Gamache Series Open Discussion

Join us here in The Bistro for a discussion on the entire Gamache series. Feel free to ask or answer any questions about any of the books or the series as a whole.

Paul Hochman

Discussion on “Gamache Series Open Discussion

  1. Barbara H. Johnson says:

    I have not read any articles that address the attitude of the Finches toward Henry. They cared for him and Atticus must have loved him. However, he was not seen as a possible husband for Scout. Were they wrong to feel that his family background must be considered when the question of Scout marrying him was raised. He explained that she and he could behave in the same way but people would judge them differently. Should family background be considered when marrying ? Is it true that you marry the individual and not the family ? What if everyone will live close to each other in the town both grew up in or the couple will live far away ? Is that a factor ? Do young adults need to listen to the consul of family in those matters ? Does love truly overcome all obstacles ?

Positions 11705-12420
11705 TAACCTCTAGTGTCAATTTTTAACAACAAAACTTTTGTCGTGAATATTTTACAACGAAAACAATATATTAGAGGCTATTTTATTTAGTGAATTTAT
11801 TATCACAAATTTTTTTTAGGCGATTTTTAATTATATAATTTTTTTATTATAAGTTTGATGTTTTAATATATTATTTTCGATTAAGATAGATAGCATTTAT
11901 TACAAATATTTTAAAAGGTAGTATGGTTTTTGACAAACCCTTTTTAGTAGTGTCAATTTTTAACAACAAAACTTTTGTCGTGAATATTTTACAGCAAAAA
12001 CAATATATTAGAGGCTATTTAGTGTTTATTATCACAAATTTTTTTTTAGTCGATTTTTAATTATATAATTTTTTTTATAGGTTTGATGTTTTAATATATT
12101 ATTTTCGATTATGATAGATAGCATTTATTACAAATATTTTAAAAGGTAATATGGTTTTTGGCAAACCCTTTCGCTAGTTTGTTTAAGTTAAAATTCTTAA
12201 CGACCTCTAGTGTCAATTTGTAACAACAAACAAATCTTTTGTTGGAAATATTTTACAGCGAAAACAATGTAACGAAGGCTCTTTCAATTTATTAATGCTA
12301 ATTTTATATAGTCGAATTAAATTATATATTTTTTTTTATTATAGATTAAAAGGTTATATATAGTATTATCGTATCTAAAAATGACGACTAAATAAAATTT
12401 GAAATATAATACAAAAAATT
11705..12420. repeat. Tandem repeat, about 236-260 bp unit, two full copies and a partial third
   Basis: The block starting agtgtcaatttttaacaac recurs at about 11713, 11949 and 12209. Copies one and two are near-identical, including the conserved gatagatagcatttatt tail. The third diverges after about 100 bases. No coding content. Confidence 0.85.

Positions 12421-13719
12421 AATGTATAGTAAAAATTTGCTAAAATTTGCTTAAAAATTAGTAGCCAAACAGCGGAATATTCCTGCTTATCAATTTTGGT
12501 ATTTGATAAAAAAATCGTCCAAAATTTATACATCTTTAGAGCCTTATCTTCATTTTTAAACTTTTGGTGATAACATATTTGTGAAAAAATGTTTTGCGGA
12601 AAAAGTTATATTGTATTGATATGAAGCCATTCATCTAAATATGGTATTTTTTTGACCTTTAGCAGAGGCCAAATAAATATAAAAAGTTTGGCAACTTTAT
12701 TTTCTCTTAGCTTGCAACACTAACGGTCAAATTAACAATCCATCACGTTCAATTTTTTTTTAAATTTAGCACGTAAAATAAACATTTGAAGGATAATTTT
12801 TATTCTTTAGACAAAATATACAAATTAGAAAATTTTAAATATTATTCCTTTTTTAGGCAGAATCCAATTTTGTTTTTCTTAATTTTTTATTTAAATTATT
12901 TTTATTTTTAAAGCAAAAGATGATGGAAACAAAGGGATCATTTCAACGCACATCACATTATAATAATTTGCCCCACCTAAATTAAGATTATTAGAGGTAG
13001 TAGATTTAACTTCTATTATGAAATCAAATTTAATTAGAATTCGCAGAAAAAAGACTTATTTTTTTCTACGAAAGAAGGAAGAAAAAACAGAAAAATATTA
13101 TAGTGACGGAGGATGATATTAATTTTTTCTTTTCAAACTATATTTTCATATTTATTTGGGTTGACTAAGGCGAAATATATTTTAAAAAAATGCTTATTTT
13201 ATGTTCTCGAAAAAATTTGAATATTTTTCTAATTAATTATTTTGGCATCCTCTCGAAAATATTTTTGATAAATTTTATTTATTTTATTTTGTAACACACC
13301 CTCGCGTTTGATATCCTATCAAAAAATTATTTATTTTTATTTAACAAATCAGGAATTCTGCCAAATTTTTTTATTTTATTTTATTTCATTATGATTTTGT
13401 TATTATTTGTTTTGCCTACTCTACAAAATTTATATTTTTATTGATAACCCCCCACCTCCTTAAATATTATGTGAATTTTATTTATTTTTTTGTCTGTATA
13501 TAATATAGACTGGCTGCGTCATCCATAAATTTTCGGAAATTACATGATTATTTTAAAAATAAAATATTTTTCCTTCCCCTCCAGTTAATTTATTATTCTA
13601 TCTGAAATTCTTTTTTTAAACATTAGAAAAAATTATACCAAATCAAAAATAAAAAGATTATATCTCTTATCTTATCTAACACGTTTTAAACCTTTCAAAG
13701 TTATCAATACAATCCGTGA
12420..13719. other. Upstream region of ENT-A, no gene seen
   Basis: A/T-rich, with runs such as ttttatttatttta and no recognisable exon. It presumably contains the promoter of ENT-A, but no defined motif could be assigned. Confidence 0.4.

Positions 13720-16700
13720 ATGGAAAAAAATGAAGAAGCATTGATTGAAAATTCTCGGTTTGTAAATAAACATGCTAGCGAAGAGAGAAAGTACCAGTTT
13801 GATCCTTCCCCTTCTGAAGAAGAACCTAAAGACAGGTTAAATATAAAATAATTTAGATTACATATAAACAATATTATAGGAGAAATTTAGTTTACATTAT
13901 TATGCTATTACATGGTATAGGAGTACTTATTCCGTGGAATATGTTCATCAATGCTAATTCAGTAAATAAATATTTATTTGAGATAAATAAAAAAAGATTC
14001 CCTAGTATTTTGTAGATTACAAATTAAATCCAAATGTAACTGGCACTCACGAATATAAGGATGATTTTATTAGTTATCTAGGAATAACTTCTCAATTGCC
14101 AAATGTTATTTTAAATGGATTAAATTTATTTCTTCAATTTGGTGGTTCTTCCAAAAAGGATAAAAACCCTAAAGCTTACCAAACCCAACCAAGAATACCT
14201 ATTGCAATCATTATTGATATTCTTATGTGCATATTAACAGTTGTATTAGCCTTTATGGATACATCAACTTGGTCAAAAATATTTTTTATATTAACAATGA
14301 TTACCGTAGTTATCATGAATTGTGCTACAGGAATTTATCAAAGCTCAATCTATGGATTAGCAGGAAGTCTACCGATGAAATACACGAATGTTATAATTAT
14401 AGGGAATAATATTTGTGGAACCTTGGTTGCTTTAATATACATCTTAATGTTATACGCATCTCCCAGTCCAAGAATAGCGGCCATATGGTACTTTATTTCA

• Anna says:

      Big questions Barbara but not an uncommon situation. Crossing perceived class boundaries is difficult in many cultures…English even now, Indian with the extensive caste system etc. Perhaps the biggest of your questions…does love conquer all? I don’t know. We don’t usually live in a bubble. If the family remains close by and disapproving that would be very difficult. If the couple moves away then family support, such as it might be is lost and also the chance for reconciliation.

    • Julie says:

      I think that love can conquer all, IF the people are strong and know they are right to love each other. But none of us lives in a vacuum. We do, indeed, marry the whole family (at least, usually. unless a rift occurs because of the marriage that means that that influence is taken away). How strong is love, after years of recriminations and accusations? Can it possibly live through such hardships? I don’t know the answer for sure, but I think that people would have to really KNOW in their heart of hearts that they are right to love this person and to commit to making sure that they keep this uppermost in their minds.